Cable networks’ fixation on any time but the present hasn’t yet been embraced by the Big Four broadcast networks -- ABC, CBS, Fox and NBC. But the Peacock’s decent success with the Friday, May 30th premiere of the pirate drama Crossbones may be turning a few more heads.

For the most part, viewers can feel superior to the past while at the same time reveling in its atrocities, excesses and other signs of those times. The fashion can be visually intoxicating, whether it’s the business attire of Mad Men or the armor, cloaks and jewels of Game of Thrones,

Unfortunately for the future, it’s almost always portrayed as an apocalyptic horror show speckled with glimpses of humanity among the remaining freedom fighters. Devising new forms of sinister extraterrestrials also can tax both budgets and creativity. It’s easier to dwell in the past, which props departments already have a handle on while history books help to write the scripts.

In the current-day cable climate at least, there’s no such thing as repeating the mistakes of the past when it comes to developing new drama series. Instead you seize on what went wrong -- and then hit rewind and have at it.

Email comments or questions to: unclebarky@verizon.net

TV Land's Jennifer Falls initially fails its talented cast


Jaime Pressly and Jessica Walter of Jennifer Falls. TV Land photo

Premiering: Wednesday, June 4th at 9:30 p.m. (central) on TV Land
Starring: Jaime Pressly, Jessica Walter, Ethan Suplee, Dylan Gelula, Nora Kirkpatrick, Missi Pyle
Produced by: Matthew Carlson, Larry W. Jones, Michael Hanel, Mindy Schultheis, Keith Cox

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TV Land’s first “single cam” sitcom without a laugh track also is bolstered by two former stars of My Name Is Earl and a pair of mainstays from Arrested Development (one in a guest star role).

Now here’s the “but.” But despite these attributes, a standard issue premise can’t overcome the even flatter writing in Wednesday’s premiere episode of Jennifer Falls.

Jaime Pressly, who came alive so vividly on Earl as the title character’s snappish ex-wife wife, Joy Turner, returns to prime-time as $250,000 a year executive Jennifer Doyle, who’s fired because of “anger issues.” Just six months later Jennifer and her teen daughter, Gretchen (Dylan Gelula), are destitute and reluctantly moving back in with good ol’ judgmental mom (Jessica Walter as Maggie Doyle).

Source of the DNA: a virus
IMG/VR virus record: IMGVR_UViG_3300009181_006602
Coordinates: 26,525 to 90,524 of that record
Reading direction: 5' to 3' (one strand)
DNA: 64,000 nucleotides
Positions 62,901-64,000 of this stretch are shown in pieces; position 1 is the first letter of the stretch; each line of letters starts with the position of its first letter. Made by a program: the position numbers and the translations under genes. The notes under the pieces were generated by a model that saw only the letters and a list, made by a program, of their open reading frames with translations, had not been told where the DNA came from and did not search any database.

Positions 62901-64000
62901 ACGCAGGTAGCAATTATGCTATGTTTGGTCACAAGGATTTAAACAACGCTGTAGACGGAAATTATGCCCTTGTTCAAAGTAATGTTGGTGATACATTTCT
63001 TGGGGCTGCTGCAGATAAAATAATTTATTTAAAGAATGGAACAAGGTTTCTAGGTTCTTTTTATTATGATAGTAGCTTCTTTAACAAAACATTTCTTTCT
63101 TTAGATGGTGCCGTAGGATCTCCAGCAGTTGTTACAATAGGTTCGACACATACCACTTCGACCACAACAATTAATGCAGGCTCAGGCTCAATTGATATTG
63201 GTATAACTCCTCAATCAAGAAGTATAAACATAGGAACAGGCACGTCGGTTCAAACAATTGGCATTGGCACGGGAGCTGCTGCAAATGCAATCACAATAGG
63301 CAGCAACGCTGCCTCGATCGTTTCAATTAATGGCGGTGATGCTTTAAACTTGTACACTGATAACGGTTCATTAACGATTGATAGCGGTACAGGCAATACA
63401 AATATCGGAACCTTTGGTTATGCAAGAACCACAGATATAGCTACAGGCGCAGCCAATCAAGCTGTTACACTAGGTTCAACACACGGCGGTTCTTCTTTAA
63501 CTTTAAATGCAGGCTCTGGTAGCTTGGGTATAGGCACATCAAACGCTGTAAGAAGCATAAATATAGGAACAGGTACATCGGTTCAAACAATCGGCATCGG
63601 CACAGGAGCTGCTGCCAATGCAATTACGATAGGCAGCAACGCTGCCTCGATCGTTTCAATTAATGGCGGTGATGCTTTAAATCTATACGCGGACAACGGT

Her somewhat plodding brother, Wayne (Ethan Suplee in an IQ upgrade from Earl’s dense brother, Randy), owns a sports-themed bar and is married to persnickety, micro-managing Stephanie (Nora Kirkpatrick). So what’s Jennifer to do but take a come-down job as a waitress in a tight-fitting referee outfit? Oh well, at least she gets a chance to re-connect with her onetime best friend, Dina Simac (Missi Pyle), who now plays softball for the L.A. Lesbians.

All of this is set up when Jennifer is summoned by her previous boss, Don (Walter’s AD husband, Jeffrey Tambor). In yet another of his soft, ineffectual turns, Tambor has an underling by his side when he timidly dumps Jennifer. She then let’s loose: “All the assistants are creeped out by your rape-y back rubs. You are weak, lazy, hog all the credit, take none of the blame and your breath smells like ass!”

That’s pretty much the caliber of the writing.

Pressly wears her hair Peter Pan short for this new role. She also talks directly to the camera on occasion. Perhaps it would be wise for her to tell viewers something like, “This show is a work in progress and we really haven’t found our way yet. It’ll get better. We promise. Otherwise you’ll all get a free Grand Slam breakfast at Denny’s.”

The fault is not with the core cast. Walter in particular can make any slice of dialogue come to life more than it’s entitled. There’s little zing for starters, though, with the one-liners inching up a steep hill before sliding back down. Maybe things will get better in time. For now everyone’s working without a net -- namely a studio audience and laugh track “sweeteners” where needed. And Jennifer Falls would be very needy indeed.


Email comments or questions to: unclebarky@verizon.net